In previous years, suggested words have been offered by UCU negotiators. This led USS to weight many hundreds of responses as if they came from only one person, so we are not providing explicit suggested words this time. Instead, Sam Marsh, a UCU national negotiator, has produced a helpful twitter thread with ideas about what you could say in your consultation response.

Sam’s thread is available here, and we reproduce the key points here:

Firstly, here’s the consultation link. You will need your USS member number, which you can find on the top of emails from them, plus identifying information.

https://ussconsultation2021.co.uk/members

Once you’re logged in, you can play with the modeller and confirm that @UniversitiesUK are shameless about misrepresenting the scale of the cuts. (I am projected to lose ~36% of my future guaranteed pension, which falls to ~28% including DC converted to an annuity.)

Once you’ve figured out the impacts, then you can go to the questions. Here are some things you might like to consider saying at various points.

  • If you consider the cuts to be based on a distorted valuation, conducted at the worst point in the pandemic, say so!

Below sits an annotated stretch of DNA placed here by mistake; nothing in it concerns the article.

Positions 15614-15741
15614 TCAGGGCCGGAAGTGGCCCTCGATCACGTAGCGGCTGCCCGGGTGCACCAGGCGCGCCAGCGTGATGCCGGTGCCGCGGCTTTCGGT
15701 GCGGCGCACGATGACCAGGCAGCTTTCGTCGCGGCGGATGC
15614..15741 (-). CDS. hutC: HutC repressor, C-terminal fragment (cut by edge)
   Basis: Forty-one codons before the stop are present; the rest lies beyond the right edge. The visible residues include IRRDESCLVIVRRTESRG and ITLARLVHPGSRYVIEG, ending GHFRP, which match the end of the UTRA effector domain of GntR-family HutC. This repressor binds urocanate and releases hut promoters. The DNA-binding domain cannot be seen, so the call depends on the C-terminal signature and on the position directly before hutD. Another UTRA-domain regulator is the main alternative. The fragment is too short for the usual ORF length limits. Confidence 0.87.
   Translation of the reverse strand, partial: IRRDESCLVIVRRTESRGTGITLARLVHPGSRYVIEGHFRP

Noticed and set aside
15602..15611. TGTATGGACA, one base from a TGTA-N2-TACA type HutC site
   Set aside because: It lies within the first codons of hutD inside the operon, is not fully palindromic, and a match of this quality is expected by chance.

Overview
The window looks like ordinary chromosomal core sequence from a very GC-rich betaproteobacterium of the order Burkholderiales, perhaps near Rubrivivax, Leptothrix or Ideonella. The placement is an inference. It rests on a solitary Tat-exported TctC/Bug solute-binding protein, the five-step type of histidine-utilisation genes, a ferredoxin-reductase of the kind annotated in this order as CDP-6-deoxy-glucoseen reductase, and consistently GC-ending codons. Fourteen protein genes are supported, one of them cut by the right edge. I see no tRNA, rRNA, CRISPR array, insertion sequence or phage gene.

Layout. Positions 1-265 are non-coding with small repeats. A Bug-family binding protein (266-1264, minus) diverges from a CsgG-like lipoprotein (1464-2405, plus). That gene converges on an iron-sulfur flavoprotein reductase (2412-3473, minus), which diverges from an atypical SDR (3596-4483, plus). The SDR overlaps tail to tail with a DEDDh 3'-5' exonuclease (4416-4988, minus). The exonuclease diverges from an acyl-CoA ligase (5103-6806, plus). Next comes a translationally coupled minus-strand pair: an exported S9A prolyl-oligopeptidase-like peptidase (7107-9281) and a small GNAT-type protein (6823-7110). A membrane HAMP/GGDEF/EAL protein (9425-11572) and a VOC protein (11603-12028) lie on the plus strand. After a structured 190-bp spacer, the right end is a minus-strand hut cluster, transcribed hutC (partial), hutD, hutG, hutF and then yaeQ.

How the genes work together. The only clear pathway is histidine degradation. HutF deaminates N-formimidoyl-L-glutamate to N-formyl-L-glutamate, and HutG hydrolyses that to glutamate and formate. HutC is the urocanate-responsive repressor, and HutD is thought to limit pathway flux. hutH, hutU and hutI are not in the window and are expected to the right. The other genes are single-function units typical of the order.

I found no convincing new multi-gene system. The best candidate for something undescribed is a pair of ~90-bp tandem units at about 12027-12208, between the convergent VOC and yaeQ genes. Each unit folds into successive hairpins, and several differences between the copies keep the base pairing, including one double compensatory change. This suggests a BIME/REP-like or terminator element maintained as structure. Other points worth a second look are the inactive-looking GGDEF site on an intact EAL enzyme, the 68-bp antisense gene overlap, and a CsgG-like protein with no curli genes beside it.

• If you believe the valuation suffers from extreme levels of prudence, then say so! (@MartinWolf_ of the @FT would probably agree.) https://t.co/BRNLi9GfFk
  • If you consider @USSPensions to have breached the scheme rules in how they conducted the valuation processes, biasing the negotiations away from @UCU and towards @UniversitiesUK, then say so!
  • If you consider the directors of the scheme to have acted contrary to your best interests, whether of the valuation date, the lack of control of scheme costs, the lack of divestment, or the equalities considerations of the proposed cuts, then say so! https://twitter.com/ewanmcg/status/1455889324390686726?s=20
  • If you are furious at the misrepresentation by @UniversitiesUK over the scale of the cuts, then say so!